Aamir Lakhani wrote a fantastic post on 802.1x for DOD. You can find the original posting at www.cloudcentrics.com
The Department of Defense added a requirement that all network ports, or on-ramps need to be protected. Applications, server, and data are normally protected; however, most network ports are left open. You get on to a network by plugging into a port and a network address is allocated for the connection. Computers without proper are free to launch attacks from the network. Network port protection lock down restricts anonymous access and prevents these “attacks”.
When network protection is turned on, a machine plugs into the network; no network access is given until the machine is authenticated to the network.
A few years ago, NAC solutions tried to accomplish goals for locking down networks. Most of my customers hated NAC. It added a layer of complexity that made the network behave unnatural and harder to support. It used a variety of ports, protocols, and physical boxes to implement. In short, it was complicated. NAC supported networks broke down often, causing nightmares for those legitimate users trying to get access and the people supporting those networks.
What are people doing to support port lockdown today at the Department of Defense and other large enterprise organizations? Surprisingly, the solution has been around for a long time to help secure wireless networks. It is called 802.1x. Historically, 802.1x has worked great on wireless networks and has always been a little troublesome on the wired ports. But things have changed with enterprise policy servers (Cisco Identity Services) that make the connection more easily configurable on modern day operating systems such as Mac OS X Mountain Lion and Windows 8.
How does 802.1x work? According to Wikipedia, IEEE 802.1X is an IEEE Standard for port-based Network Access Control (PNAC) that provides an authentication mechanism to devices wishing to attach to a LAN or WLAN. It is part of the IEEE 802.1 group of networking protocols.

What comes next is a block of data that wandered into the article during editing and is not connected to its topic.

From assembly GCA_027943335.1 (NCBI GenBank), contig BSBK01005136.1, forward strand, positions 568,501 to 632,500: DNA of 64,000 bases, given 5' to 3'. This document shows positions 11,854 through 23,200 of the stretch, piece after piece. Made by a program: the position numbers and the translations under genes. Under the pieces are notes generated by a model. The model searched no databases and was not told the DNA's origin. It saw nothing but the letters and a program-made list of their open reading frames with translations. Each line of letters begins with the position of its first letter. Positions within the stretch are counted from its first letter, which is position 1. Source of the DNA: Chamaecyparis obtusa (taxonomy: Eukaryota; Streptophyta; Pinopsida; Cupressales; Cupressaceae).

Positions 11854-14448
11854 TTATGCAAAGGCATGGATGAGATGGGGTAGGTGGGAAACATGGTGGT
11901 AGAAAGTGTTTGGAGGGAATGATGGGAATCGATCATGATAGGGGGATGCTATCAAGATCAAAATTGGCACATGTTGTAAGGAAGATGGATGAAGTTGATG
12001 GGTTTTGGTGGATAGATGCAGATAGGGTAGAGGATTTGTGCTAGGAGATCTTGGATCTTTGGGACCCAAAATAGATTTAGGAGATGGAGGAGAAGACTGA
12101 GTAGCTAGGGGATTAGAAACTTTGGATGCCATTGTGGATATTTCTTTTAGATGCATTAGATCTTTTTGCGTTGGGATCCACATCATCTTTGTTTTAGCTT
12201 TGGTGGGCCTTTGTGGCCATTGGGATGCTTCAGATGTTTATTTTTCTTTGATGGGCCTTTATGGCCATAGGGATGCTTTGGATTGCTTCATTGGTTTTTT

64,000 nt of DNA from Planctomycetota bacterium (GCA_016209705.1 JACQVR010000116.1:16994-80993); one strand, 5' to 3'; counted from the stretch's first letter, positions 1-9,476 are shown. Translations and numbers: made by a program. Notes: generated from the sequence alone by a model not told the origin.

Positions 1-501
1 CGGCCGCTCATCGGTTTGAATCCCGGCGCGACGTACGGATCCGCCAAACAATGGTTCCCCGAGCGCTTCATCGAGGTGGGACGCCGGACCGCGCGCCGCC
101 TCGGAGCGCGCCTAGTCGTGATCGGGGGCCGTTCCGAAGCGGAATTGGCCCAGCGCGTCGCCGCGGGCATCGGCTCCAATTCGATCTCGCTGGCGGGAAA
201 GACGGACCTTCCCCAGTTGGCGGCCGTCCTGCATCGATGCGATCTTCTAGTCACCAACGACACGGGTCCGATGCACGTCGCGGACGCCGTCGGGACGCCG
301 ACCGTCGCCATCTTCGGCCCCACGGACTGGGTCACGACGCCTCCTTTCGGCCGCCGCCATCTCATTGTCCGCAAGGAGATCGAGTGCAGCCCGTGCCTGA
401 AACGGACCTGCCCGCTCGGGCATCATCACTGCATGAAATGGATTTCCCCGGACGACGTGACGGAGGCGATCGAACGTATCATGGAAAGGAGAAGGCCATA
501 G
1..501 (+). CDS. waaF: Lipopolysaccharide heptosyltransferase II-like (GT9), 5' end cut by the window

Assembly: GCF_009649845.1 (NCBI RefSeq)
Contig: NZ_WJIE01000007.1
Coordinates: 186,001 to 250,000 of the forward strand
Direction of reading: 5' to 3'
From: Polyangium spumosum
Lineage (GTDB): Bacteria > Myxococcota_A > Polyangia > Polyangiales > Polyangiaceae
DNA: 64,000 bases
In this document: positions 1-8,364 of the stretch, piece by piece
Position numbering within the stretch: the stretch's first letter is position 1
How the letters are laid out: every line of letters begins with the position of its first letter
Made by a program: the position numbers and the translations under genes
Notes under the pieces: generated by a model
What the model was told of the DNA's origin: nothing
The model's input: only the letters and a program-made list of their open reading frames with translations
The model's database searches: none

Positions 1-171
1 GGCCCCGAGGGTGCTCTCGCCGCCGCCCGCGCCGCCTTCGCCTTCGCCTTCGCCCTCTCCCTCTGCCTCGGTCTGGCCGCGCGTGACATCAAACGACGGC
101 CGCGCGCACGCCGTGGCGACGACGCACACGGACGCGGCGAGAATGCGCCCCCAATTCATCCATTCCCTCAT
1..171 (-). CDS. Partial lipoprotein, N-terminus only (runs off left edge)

802.1X authentication involves three parties: a supplicant, an authenticator, and an authentication server. The supplicant is a client device (such as a laptop) that wishes to attach to the LAN/WLAN. The term ‘supplicant’ is also used interchangeably to refer to the software running on the clients’ device that provides credentials to the authenticator. The authenticator is a network device, such as an Ethernet switch or wireless access point. And the authentication server is typically a host running software supporting the RADIUS and EAP protocols.
The authenticator acts like a security guard to a protected network. The supplicant (i.e., client device) is not allowed access through the authenticator to the protected side of the network until the supplicant’s identity has been validated and authorized. A similar comparison to this would be providing a valid visa at the airport’s arrival immigration booth before being allowed to enter the country. With 802.1X port-based authentication, the supplicant provides credentials, such as user name / password or digital certificate, to the authenticator and the authenticator forwards the credentials to the authentication server for verification. If the authentication server determines that the credentials are valid, the supplicant (client device) is allowed to access resources located on the protected side of the network.
DISA (Defense Information Systems Agency) and the DOD (Department of Defense) have mandated that all government network on-ramp ports will be configured and protected by 802.1x technologies through a STIG.